repentance was the exception.
illustration I have used before is that of painting. There are two
kinds of painters. There is the painter so called because that is
his job and his life. But there is also the painter who is so
called because he has painted before. Painting is not my lifeís
work. Therefore, I am not a painter in that sense. However, I have
painted and will probably paint again sometime. Therefore, I am a
painter in the second sense. Ahab was a sinner in the first sense,
it was his lifeís work. David was a sinner in the second sense.
That is, he had sinned and would probably sin again but it wasn't
his lifeís work. His habit was serving God.
about this in Romans
6:1-18. We are no longer slaves to sin and we must not
present ourselves to sin as its slaves. Paul was dealing with an
objection that encouraged Christians to strive to sin so Godís
grace would increase. Paul explained when Christians get back into
their old habits and become slaves to sin again, Godís grace
doesnít increase, it leaves. John also refers to this, attacking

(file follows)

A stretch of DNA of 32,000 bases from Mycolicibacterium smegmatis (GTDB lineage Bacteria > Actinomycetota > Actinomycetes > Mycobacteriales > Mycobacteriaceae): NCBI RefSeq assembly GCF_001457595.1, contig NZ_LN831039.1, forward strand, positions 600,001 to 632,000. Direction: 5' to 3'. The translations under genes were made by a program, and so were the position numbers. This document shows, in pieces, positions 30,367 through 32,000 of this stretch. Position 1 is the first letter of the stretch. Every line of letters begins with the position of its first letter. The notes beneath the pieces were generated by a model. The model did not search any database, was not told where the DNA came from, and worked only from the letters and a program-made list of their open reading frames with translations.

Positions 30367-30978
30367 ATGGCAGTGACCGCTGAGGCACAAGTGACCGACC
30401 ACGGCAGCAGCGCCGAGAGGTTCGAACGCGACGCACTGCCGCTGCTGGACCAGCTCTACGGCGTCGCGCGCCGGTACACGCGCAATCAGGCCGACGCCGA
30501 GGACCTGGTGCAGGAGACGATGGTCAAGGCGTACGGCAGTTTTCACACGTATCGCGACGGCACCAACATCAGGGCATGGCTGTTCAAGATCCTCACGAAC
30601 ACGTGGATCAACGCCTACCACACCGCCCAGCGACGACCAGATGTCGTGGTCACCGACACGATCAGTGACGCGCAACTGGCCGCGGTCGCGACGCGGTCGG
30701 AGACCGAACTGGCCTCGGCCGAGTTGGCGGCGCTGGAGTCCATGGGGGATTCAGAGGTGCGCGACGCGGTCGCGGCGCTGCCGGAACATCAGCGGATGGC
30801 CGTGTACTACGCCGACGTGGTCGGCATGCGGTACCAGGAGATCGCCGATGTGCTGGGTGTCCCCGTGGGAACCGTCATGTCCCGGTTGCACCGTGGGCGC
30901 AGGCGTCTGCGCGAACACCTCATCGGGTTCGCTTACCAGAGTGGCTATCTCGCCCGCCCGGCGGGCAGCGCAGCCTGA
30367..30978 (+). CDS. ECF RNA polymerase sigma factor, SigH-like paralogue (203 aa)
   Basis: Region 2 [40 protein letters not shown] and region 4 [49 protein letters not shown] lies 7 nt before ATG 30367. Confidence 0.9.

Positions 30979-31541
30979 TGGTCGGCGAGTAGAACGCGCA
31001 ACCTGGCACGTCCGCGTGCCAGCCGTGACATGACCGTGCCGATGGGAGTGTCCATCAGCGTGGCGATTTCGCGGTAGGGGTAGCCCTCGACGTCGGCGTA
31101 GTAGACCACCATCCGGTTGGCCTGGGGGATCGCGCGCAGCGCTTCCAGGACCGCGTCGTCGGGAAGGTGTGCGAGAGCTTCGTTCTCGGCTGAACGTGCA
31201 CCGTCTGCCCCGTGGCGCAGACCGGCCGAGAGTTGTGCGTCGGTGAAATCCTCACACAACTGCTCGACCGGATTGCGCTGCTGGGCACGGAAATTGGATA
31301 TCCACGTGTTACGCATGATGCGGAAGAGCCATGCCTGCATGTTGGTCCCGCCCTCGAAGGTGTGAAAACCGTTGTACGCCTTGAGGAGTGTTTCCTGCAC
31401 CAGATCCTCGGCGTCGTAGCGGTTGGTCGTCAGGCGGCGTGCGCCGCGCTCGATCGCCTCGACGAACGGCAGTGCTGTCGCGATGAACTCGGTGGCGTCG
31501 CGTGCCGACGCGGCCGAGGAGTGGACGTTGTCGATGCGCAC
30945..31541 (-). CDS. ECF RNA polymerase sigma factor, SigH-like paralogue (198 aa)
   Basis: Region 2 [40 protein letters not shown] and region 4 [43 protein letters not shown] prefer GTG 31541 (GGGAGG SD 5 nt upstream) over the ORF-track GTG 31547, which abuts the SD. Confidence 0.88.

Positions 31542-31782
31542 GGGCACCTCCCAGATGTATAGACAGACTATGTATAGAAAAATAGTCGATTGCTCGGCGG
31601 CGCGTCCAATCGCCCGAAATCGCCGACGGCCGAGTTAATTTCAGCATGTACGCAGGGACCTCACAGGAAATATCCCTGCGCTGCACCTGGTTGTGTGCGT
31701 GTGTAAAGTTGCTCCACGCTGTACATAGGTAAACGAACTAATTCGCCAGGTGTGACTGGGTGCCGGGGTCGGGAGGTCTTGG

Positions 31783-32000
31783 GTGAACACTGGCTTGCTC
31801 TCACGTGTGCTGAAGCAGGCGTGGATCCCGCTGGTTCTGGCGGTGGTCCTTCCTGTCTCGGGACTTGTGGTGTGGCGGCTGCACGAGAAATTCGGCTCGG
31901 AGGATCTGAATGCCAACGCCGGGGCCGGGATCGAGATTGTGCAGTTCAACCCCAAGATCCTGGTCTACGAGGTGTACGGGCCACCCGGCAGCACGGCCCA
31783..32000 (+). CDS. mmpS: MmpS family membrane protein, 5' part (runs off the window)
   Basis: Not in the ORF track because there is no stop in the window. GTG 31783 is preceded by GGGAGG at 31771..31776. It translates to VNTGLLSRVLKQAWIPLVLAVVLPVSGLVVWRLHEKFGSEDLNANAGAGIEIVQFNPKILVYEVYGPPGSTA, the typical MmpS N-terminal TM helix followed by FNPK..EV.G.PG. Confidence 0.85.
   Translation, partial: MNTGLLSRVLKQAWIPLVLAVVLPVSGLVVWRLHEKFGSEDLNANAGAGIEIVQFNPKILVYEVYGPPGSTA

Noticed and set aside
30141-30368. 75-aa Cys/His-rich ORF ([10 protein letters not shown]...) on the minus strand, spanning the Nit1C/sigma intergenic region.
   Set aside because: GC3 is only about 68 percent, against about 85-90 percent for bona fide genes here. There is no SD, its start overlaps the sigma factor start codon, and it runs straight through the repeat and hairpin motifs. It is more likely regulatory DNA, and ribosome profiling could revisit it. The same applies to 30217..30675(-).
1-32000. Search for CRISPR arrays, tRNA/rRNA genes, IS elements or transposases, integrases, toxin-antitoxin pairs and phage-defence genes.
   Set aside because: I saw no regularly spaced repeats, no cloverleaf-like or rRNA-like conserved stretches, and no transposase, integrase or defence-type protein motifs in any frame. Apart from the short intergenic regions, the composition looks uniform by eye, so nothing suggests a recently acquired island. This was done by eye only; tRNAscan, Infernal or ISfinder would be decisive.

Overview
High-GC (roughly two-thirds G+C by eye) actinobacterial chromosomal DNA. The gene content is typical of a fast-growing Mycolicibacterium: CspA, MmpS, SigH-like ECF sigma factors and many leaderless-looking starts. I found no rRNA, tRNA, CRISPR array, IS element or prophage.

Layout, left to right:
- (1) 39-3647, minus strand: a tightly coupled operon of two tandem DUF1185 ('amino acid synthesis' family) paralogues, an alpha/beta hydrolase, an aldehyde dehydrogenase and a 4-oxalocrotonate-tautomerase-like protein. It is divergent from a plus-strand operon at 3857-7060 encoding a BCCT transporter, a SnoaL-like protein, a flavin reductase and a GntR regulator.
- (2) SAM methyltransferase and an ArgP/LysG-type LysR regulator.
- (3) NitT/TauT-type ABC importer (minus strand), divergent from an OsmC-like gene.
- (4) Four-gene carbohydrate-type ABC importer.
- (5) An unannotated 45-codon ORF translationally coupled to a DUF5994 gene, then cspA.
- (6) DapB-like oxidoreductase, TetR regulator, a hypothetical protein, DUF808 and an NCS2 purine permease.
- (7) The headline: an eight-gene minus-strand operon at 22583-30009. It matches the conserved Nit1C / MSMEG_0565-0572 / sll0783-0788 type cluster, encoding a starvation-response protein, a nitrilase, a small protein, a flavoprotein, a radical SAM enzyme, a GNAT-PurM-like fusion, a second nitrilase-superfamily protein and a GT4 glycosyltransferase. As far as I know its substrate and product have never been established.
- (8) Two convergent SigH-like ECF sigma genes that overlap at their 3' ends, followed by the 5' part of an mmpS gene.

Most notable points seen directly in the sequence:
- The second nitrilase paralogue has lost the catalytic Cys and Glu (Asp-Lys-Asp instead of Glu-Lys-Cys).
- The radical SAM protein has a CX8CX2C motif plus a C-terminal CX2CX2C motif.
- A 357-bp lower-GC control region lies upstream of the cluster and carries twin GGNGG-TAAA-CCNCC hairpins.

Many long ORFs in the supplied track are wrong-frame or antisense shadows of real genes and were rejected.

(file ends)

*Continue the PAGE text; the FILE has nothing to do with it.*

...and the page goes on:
the Gnostics in I
John 3:6-10; 5:18. To understand this verse we must
understand its context. John is teaching against a heresy which
taught the physical body was fully sinful and could not be
changed. Therefore, the mind simply had to be right with Christ
but the body was going to sin no matter what. Therefore, a group
of so-called ďChristiansĒ existed saying they were born of God
but they were habitually engaging in all manner of sin claiming
they couldnít help themselves. But John, demonstrating the
fallacy of this teaching, says those born of God do not sin. The
term translated ďsinĒ in these texts refers to a habit of
sinning, continual repetition of sin. This is exactly what the
heretics were professing was righteous. This is exactly what Ahab
did. John says Christians donít behave that way. He is not
saying Christians never ever sin. In fact, in I
John 1:8-10, John says we all sin. The question is where
are we walking, in the light or in darkness, where is our
continual path (I
In their similarities, we are often like David and Ahab. We
too have sinned. We too have faced the consequences of our sins.
The question is, in their differences who will we be like: David
or Ahab? Will we strive to grow as Peter encourages us in II
Peter 1:5-8 as David did, adding virtue and self-control,
making serving God our habit or will we go back to Ahabís
example allowing sin to be our habit in life?
to God in the church by Christ Jesus
Church of Christ